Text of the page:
Parts of Karaköy seem to be in terminal decline. The Family and I walked through back streets of these “old, poor, historic neighbourhoods”, as the Turkish author Orhan Pamuk calls them in his memoirs entitled “Istanbul”. The large number of tourists gave me an opportunity for ambush photography: the photographing of people who are being photographed by others. Where tourists thinned out, the walls became dense with graffiti. Plaster was falling off the walls of some of these buildings, revealing weathered brick. This is the area downhill from the Galata tower.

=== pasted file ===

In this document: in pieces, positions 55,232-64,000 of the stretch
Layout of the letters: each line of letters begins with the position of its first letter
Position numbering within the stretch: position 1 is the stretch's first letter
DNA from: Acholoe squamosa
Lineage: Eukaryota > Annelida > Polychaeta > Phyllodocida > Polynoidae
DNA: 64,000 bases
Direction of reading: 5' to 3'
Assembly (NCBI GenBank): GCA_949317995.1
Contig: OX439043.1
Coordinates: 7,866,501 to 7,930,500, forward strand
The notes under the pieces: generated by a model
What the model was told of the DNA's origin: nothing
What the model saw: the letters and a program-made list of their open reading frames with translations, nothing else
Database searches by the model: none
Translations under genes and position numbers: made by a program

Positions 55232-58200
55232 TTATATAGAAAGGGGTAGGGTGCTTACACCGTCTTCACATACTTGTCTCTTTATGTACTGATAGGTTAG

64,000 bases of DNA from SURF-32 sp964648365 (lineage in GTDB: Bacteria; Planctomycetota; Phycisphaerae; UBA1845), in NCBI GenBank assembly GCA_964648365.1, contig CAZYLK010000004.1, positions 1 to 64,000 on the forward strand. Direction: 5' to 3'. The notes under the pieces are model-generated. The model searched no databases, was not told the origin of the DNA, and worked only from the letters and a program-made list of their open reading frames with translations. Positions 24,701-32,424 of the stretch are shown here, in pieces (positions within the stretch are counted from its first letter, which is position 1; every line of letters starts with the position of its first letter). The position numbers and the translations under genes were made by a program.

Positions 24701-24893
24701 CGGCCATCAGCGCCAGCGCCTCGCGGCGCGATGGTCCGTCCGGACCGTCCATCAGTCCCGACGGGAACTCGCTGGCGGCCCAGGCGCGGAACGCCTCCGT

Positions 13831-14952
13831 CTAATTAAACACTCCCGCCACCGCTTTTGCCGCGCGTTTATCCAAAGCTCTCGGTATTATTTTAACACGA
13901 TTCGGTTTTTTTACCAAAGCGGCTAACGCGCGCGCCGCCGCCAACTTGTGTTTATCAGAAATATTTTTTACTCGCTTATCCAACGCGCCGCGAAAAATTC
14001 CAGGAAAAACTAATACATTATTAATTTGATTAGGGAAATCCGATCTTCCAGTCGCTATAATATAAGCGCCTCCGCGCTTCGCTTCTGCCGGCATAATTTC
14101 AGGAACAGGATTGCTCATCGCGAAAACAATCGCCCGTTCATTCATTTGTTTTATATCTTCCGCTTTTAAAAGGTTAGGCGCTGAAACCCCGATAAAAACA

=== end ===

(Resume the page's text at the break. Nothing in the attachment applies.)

The outline of the 14th century tower, a tall grey cylinder topped by a darker cone, is so clear and visible that I got used to orienting myself by it. I don’t suppose that there is any trace left here of the Genoese colony which built the tower, since the whole area became a fashionable district during the 18th century. Most of the crumbling buildings in these back streets are likely to be from the 19th century. I should really locate a street by street architectural guide to Istanbul when I go back there.